She said: “In order to boost cultural and commercial cooperation between Shenzhen and Edinburgh we encourage and support investment and opportunities for both cities [to enter] into new markets.”
As well as the civic partnership between the two cities, academic institutions and business are also playing a part in stimulating commercial opportunities for the cities. In October last year the Edinburgh-based tech investor event, EIE, developed by Informatics Ventures, took 11 Edinburgh tech companies to Shenzhen to present their products to potential investors.
In May this year, three Edinburgh companies were represented at the International Culture Industries Fair in Shenzhen, including Edinburgh’s film-maker Freakworks, the animation company Speech Graphics and Sainted Media, all of which have “continued to pursue the Shenzhen opportunity offered through our unique partnership”, according to Cllr Ross.
One of the biggest successes, though, has been the indoor location software company Sensewhere, which travelled to Shenzhen in 2015 and has since secured investment from Tencent, the world’s fifth largest company by revenue, based in Shenzhen.
Cllr Ross added: “This is just one example of the opportunity and the success which is possible through the collaboration between our great cities.”
The three companies who were selected as the winners of the second Create in Edinburgh Awards offered up ‘smart’ products which aimed to revolutionise the way people learn guitar, teach children with learning difficulties and allow those with a penchant for nice jewellery to track their health and fitness.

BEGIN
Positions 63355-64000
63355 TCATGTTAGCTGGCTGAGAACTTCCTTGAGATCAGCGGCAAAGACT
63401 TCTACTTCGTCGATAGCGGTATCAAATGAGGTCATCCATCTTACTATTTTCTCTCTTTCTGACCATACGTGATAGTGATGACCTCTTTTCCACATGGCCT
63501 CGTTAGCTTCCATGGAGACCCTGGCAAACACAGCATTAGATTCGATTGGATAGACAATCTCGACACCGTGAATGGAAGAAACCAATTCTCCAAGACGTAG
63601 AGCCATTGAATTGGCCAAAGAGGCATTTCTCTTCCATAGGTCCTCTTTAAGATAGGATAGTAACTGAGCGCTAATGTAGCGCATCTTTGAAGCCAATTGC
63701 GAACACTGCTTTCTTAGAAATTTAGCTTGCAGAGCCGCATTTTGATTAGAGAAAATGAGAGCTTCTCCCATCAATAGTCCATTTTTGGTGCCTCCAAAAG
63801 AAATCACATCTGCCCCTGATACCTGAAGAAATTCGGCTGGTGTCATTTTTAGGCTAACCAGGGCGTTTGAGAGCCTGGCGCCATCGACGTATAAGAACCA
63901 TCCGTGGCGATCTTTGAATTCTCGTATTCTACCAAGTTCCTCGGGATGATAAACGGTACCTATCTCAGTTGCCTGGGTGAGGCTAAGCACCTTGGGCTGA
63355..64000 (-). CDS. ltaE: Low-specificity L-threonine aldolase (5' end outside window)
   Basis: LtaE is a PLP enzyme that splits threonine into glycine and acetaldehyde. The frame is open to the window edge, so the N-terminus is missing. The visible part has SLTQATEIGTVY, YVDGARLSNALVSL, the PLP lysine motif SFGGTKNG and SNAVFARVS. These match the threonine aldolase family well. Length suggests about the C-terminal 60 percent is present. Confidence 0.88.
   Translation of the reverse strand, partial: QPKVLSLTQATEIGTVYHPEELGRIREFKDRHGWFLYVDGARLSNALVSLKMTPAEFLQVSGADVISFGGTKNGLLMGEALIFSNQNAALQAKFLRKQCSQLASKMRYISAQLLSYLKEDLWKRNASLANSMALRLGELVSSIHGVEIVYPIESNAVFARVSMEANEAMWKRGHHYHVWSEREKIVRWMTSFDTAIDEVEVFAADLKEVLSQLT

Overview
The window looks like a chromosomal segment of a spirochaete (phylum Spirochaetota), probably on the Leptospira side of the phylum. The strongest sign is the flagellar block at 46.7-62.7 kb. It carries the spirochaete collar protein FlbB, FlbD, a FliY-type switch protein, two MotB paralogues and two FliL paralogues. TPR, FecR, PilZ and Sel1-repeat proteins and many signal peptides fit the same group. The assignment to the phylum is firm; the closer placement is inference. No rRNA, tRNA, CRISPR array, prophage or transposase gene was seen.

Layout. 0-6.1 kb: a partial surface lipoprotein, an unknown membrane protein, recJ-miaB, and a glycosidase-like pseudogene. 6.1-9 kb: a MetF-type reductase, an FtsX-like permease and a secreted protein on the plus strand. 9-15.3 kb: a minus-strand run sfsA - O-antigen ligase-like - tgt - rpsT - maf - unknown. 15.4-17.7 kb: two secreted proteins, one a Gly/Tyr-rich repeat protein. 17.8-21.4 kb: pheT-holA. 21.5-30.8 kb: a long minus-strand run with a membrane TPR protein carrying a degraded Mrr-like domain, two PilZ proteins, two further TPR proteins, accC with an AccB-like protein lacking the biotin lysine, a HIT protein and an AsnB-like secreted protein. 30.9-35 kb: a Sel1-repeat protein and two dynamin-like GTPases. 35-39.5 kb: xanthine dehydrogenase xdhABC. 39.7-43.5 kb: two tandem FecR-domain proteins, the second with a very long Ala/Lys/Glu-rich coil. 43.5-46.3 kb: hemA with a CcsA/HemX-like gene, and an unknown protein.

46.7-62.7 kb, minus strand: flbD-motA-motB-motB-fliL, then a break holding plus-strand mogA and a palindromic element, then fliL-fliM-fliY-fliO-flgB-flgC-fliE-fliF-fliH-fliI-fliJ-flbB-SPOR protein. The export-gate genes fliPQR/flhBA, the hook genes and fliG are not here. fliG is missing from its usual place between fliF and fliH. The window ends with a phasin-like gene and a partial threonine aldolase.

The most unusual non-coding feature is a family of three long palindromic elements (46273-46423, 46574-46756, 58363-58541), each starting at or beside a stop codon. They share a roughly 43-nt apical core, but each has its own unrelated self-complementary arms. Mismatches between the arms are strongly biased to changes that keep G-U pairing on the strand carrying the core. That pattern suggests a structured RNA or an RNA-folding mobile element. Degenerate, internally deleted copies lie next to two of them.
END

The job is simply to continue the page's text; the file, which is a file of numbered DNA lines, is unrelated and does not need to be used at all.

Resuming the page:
They all spoke of their enthusiasm for doing business in Scotland but one of the key barriers they face, especially for the marketing of high-tech, high-value products, is the different set of cultural norms: establishing links with trusted retailers in overseas markets was, for them, hard to navigate terrain, much less the development of the products themselves.
1. Focusing on game-based guitar learning, Poputar (owned by Shenzhen Shigan culture technology Co.,Ltd) aims to make learning how to play guitar ‘fun and efficient’ through technology and game. The company raised its first round of investment from
ZhenFund in China in 2015 and raised the pre A round investment in 2017. This year, the company won the RedDot award and iF award, two world renowned product design awards. The company has also developed the Ukulele learning product along the original guitar learning product. The firm’s HR director, Lin Qiuqing, entertained the audience with a rendition of Auld Lang Syne (in Chinese and English) as she demonstrated the product, which uses sophisticated software to light up the chords in the correct order they need to be played.
2. Snowbot, developed by Shenzhen Lubo Tech Co. Ltd is an edutainment product for the 4-10 years old. The co-founders of the company are from large tech companies such as Nokia, Microsoft and Sony with years of AI development experience. Snowbot shares a close bond with children through action, programming, emotion, expression and voice. The company is currently in the crowdfunding stage and in the long-term, they also plan to develop AI product for the elderly. The robot works by showing children, especially those with developmental conditions such as autism, how to respond to emotional cues.
3. MetaGem is a Shenzhen-based international company focusing on the development of wearable technology. The company produces high-quality smart gem products named MetaGem for jewellery and fashion designers to integrate technology into their fashion brand to create amazing digital fashion products.
MetaGem provides a range of customised products and services including lose gem, finished fashion products, software support, after-sales support and they also aim to provide big data services in the future.
Author: Kevin O’Sullivan